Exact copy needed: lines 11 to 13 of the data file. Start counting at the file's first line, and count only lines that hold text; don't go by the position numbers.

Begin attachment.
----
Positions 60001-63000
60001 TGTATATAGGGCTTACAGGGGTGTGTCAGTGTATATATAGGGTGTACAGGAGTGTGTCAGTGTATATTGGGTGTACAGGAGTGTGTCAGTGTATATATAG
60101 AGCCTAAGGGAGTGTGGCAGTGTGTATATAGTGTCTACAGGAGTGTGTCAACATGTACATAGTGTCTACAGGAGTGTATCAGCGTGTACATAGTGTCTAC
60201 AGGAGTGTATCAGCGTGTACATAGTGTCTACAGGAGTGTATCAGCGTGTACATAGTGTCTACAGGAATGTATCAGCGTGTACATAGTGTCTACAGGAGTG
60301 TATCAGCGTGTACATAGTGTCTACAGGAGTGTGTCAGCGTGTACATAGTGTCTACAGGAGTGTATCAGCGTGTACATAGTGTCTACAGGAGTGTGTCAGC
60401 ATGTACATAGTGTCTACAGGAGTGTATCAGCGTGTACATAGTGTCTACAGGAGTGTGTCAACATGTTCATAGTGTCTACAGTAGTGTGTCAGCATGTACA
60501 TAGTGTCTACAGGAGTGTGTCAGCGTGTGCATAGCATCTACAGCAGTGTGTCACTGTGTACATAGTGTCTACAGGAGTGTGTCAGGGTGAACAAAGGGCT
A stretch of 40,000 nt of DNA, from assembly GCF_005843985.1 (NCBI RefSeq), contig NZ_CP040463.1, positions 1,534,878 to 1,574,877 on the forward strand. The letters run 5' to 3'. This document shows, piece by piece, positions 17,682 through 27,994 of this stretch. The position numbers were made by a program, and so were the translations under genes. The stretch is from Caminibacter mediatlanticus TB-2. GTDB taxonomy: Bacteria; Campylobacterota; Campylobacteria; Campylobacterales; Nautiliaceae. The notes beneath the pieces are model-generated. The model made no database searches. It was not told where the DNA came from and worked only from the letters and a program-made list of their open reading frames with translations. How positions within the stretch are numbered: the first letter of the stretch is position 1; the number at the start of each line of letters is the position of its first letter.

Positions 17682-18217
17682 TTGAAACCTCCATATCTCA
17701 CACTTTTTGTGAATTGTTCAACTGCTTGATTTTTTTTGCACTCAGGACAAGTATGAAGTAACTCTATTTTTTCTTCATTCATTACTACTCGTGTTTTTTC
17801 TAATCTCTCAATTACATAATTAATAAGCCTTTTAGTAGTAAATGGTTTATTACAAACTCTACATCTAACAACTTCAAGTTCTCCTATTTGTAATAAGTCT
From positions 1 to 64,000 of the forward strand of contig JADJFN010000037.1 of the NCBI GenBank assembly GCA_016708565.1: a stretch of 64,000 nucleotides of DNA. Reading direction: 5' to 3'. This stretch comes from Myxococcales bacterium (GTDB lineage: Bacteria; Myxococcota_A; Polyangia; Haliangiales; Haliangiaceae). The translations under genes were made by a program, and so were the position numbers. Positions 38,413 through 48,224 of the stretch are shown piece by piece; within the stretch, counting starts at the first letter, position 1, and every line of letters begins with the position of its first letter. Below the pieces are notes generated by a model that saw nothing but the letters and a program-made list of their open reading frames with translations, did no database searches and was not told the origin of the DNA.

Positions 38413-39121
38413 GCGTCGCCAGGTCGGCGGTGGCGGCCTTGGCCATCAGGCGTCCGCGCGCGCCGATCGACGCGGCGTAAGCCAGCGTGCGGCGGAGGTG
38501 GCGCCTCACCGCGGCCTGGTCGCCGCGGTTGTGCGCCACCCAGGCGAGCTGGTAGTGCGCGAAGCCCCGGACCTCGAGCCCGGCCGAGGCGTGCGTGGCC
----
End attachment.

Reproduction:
17701 CACTTTTTGTGAATTGTTCAACTGCTTGATTTTTTTTGCACTCAGGACAAGTATGAAGTAACTCTATTTTTTCTTCATTCATTACTACTCGTGTTTTTTC
17801 TAATCTCTCAATTACATAATTAATAAGCCTTTTAGTAGTAAATGGTTTATTACAAACTCTACATCTAACAACTTCAAGTTCTCCTATTTGTAATAAGTCT
From positions 1 to 64,000 of the forward strand of contig JADJFN010000037.1 of the NCBI GenBank assembly GCA_016708565.1: a stretch of 64,000 nucleotides of DNA. Reading direction: 5' to 3'. This stretch comes from Myxococcales bacterium (GTDB lineage: Bacteria; Myxococcota_A; Polyangia; Haliangiales; Haliangiaceae). The translations under genes were made by a program, and so were the position numbers. Positions 38,413 through 48,224 of the stretch are shown piece by piece; within the stretch, counting starts at the first letter, position 1, and every line of letters begins with the position of its first letter. Below the pieces are notes generated by a model that saw nothing but the letters and a program-made list of their open reading frames with translations, did no database searches and was not told the origin of the DNA.